Most recently, in July 2010, Ginsburgh was detained by Israeli police for questioning regarding a book "The King's Torah", which he had suggested that his disciples read. According to a report by the Israeli newspaper Ha'aretz, the book says "It is permissible to kill the Righteous among Nations even if they are not responsible for the threatening situation... if we kill a Gentile who has sinned or has violated one of the seven commandments - because we care about the commandments - there is nothing wrong with the murder"
     
  2. What's your point?

    There are extremists in the world. Like nobody knows that?

    Is there a reason you chose a Jew? Why not a Muslim or a Christian extremist? There are plenty of those, too.

    Whenever someone talks about extremists, then zeroes in on one group only, the agenda is clear.


     
  3. {yawn, rolls eyes}
     
  4. The point is that there are extremist thinkers, and followers in every "ism" in the world.

    Why not choose a Jew? How many posts do we see about Jewish extremist thinkers?

    So you have something against illustrating extremism is not unique to one race, one religion, one political party, etc.?

     
  5. If your point was to illustrate that extremism is not unique to any one race, religion or political party, why not give examples from each category?

    Instead, you chose only one group which gives the appearance that you believe only Jews are extremist. Was that your intention?

     
  6. It is called balance.

    How many threads/posts do we see in which a Jew is shown for their extremist thinking?

    Compare that to threads rightly showing Islamic extremism.

    I'm not denying extremism wherever it exists, and clearly it has been shown to exist in the Jewish community, as well as the Christian community, Islamic community, etc.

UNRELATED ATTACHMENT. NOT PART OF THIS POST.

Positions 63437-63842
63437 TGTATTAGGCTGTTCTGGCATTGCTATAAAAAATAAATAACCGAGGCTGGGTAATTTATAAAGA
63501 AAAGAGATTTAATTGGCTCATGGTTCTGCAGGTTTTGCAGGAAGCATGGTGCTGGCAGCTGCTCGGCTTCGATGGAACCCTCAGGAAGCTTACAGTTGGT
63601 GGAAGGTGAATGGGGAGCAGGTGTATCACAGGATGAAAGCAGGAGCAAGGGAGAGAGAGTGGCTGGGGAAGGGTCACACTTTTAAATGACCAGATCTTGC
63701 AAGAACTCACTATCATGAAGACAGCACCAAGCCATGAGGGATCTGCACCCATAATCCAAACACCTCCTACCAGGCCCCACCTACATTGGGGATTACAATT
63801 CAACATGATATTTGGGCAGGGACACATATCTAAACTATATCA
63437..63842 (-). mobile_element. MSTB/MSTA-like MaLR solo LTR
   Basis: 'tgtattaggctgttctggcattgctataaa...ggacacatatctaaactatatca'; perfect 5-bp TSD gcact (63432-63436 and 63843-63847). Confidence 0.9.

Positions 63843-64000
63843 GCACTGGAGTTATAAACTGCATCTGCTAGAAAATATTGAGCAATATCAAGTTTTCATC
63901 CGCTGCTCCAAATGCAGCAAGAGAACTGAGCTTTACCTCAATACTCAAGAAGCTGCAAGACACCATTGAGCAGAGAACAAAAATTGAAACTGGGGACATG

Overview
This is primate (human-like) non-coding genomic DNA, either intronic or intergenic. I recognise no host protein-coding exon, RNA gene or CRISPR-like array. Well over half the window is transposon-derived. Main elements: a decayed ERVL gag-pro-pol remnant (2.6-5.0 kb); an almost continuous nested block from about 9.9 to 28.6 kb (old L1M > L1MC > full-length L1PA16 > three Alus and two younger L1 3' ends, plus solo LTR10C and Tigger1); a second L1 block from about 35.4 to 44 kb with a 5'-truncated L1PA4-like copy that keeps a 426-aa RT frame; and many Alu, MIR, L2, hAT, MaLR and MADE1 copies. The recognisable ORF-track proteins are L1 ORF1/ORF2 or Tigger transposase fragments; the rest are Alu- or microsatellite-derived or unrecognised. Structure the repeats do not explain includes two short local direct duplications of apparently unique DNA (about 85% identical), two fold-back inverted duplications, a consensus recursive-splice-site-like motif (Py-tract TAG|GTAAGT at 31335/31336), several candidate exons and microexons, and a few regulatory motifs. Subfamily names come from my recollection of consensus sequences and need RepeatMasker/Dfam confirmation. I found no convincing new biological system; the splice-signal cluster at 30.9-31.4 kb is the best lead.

It is/was your error to think I am suggesting that extremism is limited to one party, one religion, one "ism."

    But your defensiveness, and more strawmam fallacy attempts are duly noted.

     
  7. How is it balanced to pick out one group for an example of extremism? Balance would imply giving varying examples representing different points of view.

    You can call "straw man" all you want, but it won't work. Name calling is only effective on the playground.


     
  8. More logical fallacy.

    I did not pick out a group, I picked out one person.

    Please, try using a thinking cap.

     
  9. You're the one who used the the word "balanced," not me.

    What is "balanced" about quoting one person from one group?

    Anyone in possesion of a thinking cap knows that presenting one person's point of view is "unbalanced." That is your logical fallacy. You have presented an unbalanced point of view and labeled it balanced, but that does not make it so.


     
  10. Yes, in the contexts of all the posts in this forum, an example of a Jewish extremist helps to balance the equation, showing that not every group is immune from extremism, not matter how much the focus goes to one group where there are extremists.

    Balance.

    Sorry that your skewed thinking doesn't see the bigger picture which is the ET P&R Forum...

     
    #10     Feb 3, 2011